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Function Continued - PHP

In this article we will continue to discuss the application-wide scripts that we started to talk about in the last article. These special scripts are used by all the scripts and pages of the application. We will continue to look at the func.inc script that has several useful functions defined in it. This article is the third part of a nine-part series.

  1. Authentication Scripts for a User Management Application
  2. Script Explained
  3. Function Continued
  4. The logout script
By: David Web
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December 01, 2008

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Now, the function starts by defining the chars that are going to be used to generate the new password:

$chars = "1234567890abcdefGHIJKLMNOPQRSTUVWxyz

Then it sets the $thepass to empty. This variable is going to be used to store the newly generated password, as you will see in a short while:

$thepass = '';

Then we come to the heart of the function. A for loop is run and random characters stored in the $chars variable are added to the $thepass variable with each iteration until the count reaches seven:



$thepass .= $chars{rand() % 39};


Once the loop reaches seven, the function returns the newly generated password:

return $thepass;


The final function in the include file is responsible for checking to see if a given email address is correctly formatted. It takes one parameter, which is the email address, and then tests it using regular expressions. This function will be used by any script that requires the user to enter an email address. It has the following code:

function checkEmail($email){


return TRUE;


return FALSE;



It is used in the following way:

$Aemail = “jamespayne@webmail.com”;


//Email address is correctly formatted do what ever


//set an error message


The function uses the eregi() function to find out if a given email address is correctly formatted:


Let's break this line down. We know that an email address contains an [at] @ sign and that it contains a period [.] and three characters after the period. So in the regular expression above, the first half of the code before the at [@] sign checks to see if the email address contains letters, numbers and any other allowed characters:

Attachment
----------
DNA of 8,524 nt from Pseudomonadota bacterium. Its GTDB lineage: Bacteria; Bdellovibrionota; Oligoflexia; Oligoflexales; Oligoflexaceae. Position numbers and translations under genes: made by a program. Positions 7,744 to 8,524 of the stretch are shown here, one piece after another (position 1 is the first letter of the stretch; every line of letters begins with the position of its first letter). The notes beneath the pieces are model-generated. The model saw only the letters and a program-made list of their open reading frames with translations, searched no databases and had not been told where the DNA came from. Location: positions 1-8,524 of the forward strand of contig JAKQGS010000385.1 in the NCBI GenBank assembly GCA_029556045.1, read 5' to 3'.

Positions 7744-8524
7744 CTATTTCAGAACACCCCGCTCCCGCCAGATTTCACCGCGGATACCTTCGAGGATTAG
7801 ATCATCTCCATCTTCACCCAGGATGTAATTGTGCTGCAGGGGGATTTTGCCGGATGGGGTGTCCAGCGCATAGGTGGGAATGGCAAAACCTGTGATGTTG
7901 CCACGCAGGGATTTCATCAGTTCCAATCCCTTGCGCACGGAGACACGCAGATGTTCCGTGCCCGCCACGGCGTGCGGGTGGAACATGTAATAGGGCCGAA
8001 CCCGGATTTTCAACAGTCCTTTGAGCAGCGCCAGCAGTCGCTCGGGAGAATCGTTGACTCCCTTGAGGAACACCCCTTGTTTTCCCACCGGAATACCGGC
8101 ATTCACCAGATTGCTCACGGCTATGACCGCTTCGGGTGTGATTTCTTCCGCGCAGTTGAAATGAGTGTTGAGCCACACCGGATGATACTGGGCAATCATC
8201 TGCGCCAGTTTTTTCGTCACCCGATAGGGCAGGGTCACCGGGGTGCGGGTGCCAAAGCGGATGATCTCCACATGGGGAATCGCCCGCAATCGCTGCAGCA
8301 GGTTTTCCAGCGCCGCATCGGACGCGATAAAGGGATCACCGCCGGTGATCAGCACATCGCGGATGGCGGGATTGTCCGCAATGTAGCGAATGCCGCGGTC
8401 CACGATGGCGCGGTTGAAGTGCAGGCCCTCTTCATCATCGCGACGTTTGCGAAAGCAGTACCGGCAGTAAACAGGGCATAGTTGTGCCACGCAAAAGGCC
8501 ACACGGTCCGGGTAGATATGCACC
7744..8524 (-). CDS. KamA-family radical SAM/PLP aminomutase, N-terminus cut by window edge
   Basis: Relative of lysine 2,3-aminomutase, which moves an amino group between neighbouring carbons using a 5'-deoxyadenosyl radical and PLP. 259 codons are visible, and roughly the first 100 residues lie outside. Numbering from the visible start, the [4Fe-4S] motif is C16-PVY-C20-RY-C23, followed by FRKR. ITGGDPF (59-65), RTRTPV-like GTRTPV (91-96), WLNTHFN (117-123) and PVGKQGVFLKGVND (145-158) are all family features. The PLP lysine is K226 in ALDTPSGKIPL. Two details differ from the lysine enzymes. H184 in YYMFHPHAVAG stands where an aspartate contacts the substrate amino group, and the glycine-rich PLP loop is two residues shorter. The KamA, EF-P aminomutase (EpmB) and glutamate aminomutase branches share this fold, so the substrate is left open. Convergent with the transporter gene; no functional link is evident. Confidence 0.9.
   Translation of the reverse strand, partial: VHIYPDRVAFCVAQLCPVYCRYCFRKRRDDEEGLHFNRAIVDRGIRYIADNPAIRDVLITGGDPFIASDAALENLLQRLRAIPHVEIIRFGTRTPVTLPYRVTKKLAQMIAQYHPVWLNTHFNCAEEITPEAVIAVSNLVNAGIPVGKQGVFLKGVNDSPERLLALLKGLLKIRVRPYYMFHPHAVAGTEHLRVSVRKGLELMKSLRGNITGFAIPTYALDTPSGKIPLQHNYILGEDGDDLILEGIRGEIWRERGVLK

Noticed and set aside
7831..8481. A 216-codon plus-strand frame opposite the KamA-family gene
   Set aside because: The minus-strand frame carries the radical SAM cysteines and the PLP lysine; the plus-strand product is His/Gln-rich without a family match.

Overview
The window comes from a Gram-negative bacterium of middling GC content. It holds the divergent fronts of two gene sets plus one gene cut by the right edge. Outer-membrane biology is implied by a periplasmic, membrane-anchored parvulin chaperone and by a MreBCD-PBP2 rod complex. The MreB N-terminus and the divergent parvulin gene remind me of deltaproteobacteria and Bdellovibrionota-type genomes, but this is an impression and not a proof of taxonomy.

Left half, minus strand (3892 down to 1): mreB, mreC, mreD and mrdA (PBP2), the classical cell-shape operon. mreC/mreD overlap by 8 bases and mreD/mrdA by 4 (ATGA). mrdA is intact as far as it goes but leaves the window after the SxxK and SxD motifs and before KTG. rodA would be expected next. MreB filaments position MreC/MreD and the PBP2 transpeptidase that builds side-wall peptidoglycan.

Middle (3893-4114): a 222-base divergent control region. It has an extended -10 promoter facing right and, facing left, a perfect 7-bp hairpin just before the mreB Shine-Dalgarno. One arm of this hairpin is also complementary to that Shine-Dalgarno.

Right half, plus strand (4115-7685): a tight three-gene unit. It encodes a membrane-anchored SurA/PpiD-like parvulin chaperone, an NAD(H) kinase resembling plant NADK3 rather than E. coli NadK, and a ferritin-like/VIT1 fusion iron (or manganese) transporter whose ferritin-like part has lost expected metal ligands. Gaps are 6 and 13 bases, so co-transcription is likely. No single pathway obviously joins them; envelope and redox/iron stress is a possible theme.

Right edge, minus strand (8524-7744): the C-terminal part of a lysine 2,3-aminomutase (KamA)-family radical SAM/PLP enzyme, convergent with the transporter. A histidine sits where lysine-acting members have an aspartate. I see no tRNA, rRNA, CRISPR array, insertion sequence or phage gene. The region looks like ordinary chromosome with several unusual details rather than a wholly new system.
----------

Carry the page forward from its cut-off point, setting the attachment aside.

The next part of the line then checks to see if the email address contains the allowed three characters plus a period [.], which normally appears after the at [@] sign:


The final part of the check simply indicates that the final part of the email address before the period, but after the [@] sign can be anything between two and eight characters long; the {2,8} indicates this, and then the value that is to be checked is given (which in this case is $email):


If the email address evaluates to true, then the function returns true.

return TRUE;

Otherwise, it returns false:

return FALSE;

The last of the application-wide scripts is the global.php script. This script contains the database connection details and is made available to any script that needs to access the database. It has the following code:



$host ="localhost";

$pw ="mypass";

$user = "myuser";

$dbname = "user";

$dbc=mysql_connect($host,$user,$pw) or die(mysql_error());

mysql_select_db($dbname) or die(mysql_error());


The script is fairly easy to understand. It basically just fills some variables with the connection details that the database server requires to make a successful connection. At all stages of the connection attempt, an appropriate error message will be displayed if it occurs:

$dbc=mysql_connect($host,$user,$pw) or die(mysql_error());

mysql_select_db($dbname) or die(mysql_error());

>>> More PHP Articles          >>> More By David Web

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